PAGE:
Making a difference
Most of the first week I spent listening, shadowing the AHS team, and learning how things worked. By the end of the week, I got a strong sense of what the Journal’s priorities were. The success of the journal was obvious—a diamond open access journal with 1,300 submissions a year, an improving impact factor, indexed in MEDLINE, and a truly international pool of authors and reviewers with a strong Kampalan core. But more than the numbers and stats, the journal was advancing research on critical issues, from the fight against HIV, to malaria, Zika, and more—really punching above their weight in global public health issues.
While the capacity of the AHS team was limited, their ambition certainly was not—they were looking to grow and connect even closer to the international scholarly communications community through listing in DOAJ and becoming a member of COPE. Ben, Pauline and I worked to overhaul the website, complete the necessary updates to get those processes underway, and begin to highlight more of the great work going on in the Journal. I’ll continue to work with them on this in the coming weeks, back home from London.
Success, though, comes at a cost, especially for an organisation running on a strictly limited budget, with volunteer editors, and minimal capacity for scaling up with only two staff working out of a small office in a corner of Makerere University, bordering the large public Mulago Hospital.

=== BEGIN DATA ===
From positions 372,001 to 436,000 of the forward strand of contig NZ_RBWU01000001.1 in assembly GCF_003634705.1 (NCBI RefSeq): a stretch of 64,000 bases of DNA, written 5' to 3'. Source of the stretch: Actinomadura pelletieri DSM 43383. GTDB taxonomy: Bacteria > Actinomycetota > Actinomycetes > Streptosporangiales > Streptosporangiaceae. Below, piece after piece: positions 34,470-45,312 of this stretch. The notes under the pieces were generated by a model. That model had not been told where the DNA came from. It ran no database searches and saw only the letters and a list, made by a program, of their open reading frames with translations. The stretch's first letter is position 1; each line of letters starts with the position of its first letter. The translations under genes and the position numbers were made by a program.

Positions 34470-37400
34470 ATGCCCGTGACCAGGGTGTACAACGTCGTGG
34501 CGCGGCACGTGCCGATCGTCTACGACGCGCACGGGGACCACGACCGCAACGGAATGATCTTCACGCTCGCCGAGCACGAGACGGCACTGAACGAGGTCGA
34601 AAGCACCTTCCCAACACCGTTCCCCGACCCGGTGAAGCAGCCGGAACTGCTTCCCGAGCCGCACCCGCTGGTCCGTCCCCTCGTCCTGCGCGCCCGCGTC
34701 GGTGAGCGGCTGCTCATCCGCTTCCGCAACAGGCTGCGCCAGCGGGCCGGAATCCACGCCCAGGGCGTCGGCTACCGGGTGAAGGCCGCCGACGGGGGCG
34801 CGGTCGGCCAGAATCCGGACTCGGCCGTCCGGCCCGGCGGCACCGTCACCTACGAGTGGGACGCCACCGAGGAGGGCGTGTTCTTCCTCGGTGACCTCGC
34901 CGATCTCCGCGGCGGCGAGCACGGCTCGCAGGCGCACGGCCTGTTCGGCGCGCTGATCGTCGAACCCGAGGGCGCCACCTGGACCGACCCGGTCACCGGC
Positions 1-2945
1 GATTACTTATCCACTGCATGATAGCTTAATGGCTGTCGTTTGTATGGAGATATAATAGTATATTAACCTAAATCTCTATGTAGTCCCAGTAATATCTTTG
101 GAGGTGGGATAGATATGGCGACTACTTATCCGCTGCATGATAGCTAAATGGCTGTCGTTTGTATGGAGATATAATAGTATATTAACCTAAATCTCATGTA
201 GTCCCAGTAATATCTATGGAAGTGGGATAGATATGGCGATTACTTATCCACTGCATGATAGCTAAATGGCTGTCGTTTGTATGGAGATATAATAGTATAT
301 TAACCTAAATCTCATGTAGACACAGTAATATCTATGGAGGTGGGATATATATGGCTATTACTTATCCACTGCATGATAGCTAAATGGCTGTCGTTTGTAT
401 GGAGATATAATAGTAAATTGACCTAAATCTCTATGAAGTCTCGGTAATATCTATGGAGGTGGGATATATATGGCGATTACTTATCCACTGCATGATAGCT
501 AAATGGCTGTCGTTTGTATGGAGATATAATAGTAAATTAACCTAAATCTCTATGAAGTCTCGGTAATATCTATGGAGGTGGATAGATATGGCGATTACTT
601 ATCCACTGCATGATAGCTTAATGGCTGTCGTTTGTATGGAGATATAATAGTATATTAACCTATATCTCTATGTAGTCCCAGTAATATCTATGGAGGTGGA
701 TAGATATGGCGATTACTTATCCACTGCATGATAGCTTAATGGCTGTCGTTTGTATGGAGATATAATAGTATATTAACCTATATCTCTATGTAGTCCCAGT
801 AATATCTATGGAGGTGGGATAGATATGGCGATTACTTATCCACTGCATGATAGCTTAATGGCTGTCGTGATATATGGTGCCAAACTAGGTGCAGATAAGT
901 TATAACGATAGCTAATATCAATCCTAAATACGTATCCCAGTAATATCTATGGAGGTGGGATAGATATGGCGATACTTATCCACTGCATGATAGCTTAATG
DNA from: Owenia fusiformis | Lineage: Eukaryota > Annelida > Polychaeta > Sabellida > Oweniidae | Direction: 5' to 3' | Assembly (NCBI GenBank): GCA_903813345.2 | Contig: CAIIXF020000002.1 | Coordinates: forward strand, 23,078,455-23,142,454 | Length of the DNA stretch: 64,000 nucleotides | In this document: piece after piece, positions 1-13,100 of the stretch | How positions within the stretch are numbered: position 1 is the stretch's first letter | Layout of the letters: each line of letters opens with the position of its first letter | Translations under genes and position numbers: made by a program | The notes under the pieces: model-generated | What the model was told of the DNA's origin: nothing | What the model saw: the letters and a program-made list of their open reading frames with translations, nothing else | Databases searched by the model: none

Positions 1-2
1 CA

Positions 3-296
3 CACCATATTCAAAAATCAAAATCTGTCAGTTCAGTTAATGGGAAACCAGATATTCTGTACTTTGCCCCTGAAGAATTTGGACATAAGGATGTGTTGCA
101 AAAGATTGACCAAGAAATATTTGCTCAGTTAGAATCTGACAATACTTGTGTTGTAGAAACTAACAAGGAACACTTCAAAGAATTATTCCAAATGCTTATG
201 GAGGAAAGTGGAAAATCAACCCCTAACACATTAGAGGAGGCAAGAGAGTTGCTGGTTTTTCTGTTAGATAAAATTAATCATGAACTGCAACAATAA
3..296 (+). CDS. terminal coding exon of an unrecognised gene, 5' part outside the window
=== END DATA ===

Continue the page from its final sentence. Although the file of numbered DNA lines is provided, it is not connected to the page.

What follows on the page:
For the last few months, the journal had a growing backlog of hundreds of papers requiring reviewers, and several more papers submitted each day added to this. Things would worsen at this rate, and potentially overwhelm the team, beginning to undercut the great work done already, and slow down the communication of urgent and important research findings.
Turning back the clock to my days as an Editorial Assistant, I teamed up with Ben and got to work helping to find reviewers, to automate some of the processes of inviting and assigning reviewers, to help re-write some of the letters being, and to streamline some of the work done on revised papers. We discussed what would be suitable for the reviewer community and balanced the quality and thoroughness that the journal prized with the efficiency it needed, and worked out a way to eliminate the need for up to 12% of reviewer assignments that were being sent—helping to save the editorial team considerable time and effort.
While I was technically a “volunteer”, it really did not feel like a one-way “donation” of my time, skills and experience. The work is collaborative, involves you getting to understand the different market conditions in which the journals work, and you will be working with people who really know their stuff—just as you would in your day job.
I’ve met some great, inspirational people, and, for what it’s worth, those boda boda may be seriously dangerous, but they are loads of fun.
This article was written by Adam Fraser, Senior Publisher at Elsevier. He is one of the Elsevier employees who volunteered in the Research without Borders program run by the Elsevier Foundation. The program is aimed at boosting African health research and its discoverability within the global health community.